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Title: Insights into the role of renin-angiotensin systems in regulating mitochondrial function
Author: Astin, R. J.
ISNI:       0000 0004 7428 9070
Awarding Body: UCL (University College London)
Current Institution: University College London (University of London)
Date of Award: 2015
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The renin-angiotensin system (RAS) is an evolutionarily conserved enzyme system which plays a major role in circulatory homeostasis. This traditional concept of the RAS as a circulating enzyme system has, over the last two decades, been challenged. It is now well established that RAS exist within most tissues and operate independently of the circulating system, with the complexity of the RAS increasing as novel effector proteins, enzymes and receptors have been identified. It is now accepted that RAS can act intracellularly, and in some organs entire RAS exist within single cells. The functions of these RAS are still being elucidated, but data suggest a role in regulating metabolic efficiency. Mitochondria are intracellular organelles responsible for producing the main energy currency of the cell – adenosine triphosphate (ATP). Understanding of their functions has expanded to include cell signalling, regulating cell cycle, and modulating metabolic function. Over the last few years, the idea that RAS may influence mitochondrial function has gained credence. Mitochondrial number, replication and function all appear to be affected by RAS activity, whilst components of the RAS have been identified in association with mitochondria raising the possibility of a mitochondrial RAS. Thus, I examined the hypothesis that a RAS exists within mitochondria. This hypothesis was tested using four complimentary techniques. Existence of RAS proteins within the mitochondrial proteome was sought by interrogation of established databases and mass spectrometric analyses of mitochondria isolated from rat liver; no major RAS proteins were found. Attempts to identify a RAS receptor by immunochemistry failed, whilst radioligand binding studies revealed a binding site in membranes associated with mitochondria (MAM) but not mitochondria themselves. Finally, no effect of AngII on mitochondrial respiration could be found at physiological or supra-physiological concentrations. In conclusion, I could find no evidence of a mitochondrial RAS in rat liver suggesting the effects of the RAS on cellular metabolism are not mediated by direct interaction with mitochondria.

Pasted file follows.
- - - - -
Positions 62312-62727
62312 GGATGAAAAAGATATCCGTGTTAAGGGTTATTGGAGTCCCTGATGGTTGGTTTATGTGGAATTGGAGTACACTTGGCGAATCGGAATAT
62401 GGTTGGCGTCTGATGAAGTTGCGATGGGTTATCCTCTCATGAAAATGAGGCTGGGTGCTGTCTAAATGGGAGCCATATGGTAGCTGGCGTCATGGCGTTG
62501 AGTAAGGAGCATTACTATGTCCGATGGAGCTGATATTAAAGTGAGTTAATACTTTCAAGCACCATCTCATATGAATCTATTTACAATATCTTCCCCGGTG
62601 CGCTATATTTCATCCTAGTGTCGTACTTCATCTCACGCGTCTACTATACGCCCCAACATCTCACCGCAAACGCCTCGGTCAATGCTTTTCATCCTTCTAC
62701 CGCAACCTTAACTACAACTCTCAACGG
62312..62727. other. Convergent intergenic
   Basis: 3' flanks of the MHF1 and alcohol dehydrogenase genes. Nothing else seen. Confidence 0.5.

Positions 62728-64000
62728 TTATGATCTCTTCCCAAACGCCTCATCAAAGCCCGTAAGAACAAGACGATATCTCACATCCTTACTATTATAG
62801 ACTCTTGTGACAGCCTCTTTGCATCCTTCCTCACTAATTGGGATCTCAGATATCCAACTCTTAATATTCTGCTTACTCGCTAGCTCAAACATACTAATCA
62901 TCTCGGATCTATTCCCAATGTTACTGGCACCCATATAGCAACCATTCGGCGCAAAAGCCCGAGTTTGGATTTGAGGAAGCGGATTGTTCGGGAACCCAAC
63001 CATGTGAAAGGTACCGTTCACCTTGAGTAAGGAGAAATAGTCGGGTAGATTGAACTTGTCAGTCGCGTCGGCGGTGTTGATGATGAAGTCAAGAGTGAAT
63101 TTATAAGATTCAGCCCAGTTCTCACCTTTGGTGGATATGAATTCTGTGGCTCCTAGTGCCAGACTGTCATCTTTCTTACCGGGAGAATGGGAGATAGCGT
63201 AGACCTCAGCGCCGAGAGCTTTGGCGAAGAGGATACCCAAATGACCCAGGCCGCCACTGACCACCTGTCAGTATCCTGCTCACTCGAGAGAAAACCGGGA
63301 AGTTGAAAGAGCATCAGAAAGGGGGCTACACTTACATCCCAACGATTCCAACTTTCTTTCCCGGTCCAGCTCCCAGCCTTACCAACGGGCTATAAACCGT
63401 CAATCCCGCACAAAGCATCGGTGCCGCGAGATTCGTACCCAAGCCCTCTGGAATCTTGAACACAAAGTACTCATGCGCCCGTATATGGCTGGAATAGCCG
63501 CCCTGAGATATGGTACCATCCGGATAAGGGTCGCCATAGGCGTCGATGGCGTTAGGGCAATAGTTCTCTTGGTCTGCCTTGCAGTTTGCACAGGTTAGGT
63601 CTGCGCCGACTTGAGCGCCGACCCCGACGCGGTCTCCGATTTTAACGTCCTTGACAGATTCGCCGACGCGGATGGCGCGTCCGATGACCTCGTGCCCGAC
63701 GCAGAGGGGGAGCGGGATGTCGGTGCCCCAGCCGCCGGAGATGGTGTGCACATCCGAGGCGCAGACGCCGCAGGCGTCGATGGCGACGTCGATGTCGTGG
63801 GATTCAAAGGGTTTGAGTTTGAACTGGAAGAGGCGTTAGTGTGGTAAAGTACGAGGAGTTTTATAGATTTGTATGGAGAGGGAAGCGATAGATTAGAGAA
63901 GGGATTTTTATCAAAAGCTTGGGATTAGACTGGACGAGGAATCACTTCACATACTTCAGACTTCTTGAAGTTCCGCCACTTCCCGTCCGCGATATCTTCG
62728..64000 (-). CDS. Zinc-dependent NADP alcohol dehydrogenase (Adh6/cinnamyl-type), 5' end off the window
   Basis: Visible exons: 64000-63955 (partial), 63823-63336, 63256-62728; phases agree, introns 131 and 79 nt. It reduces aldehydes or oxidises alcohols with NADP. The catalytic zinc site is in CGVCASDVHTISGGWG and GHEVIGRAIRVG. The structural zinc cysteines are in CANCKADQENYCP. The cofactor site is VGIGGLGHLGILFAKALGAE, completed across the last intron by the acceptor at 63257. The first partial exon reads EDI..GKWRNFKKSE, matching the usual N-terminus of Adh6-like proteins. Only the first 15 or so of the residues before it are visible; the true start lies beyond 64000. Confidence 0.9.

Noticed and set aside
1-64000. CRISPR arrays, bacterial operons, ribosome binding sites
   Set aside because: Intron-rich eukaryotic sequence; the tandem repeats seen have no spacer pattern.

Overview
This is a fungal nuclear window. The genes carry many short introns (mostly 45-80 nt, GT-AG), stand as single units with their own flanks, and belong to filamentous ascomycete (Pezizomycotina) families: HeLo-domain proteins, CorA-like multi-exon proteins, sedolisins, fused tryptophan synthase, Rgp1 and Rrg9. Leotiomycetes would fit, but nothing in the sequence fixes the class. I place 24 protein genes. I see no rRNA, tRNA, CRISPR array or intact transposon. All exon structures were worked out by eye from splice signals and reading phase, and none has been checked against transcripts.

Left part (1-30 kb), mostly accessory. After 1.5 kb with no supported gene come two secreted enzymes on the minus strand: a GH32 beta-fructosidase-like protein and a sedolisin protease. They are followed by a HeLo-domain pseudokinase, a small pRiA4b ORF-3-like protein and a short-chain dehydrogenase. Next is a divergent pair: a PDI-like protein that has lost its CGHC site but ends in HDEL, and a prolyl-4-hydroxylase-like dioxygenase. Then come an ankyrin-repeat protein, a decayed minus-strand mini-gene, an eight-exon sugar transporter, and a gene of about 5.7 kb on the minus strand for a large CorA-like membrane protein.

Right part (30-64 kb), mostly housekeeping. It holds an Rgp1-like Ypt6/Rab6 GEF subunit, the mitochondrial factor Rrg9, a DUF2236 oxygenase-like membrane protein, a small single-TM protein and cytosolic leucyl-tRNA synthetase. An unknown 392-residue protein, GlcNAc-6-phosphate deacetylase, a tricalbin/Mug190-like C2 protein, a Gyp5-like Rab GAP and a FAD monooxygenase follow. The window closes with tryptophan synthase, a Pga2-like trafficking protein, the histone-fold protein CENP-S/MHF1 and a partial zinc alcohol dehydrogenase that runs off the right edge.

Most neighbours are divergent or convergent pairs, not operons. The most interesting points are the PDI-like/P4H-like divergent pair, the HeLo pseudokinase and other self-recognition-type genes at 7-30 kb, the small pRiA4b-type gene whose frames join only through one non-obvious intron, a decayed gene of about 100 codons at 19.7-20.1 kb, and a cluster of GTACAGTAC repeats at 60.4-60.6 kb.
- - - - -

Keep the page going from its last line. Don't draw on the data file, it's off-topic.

Supervisor: Not available Sponsor: Not available
Qualification Name: Thesis (Ph.D.) Qualification Level: Doctoral
EThOS ID:  DOI: Not available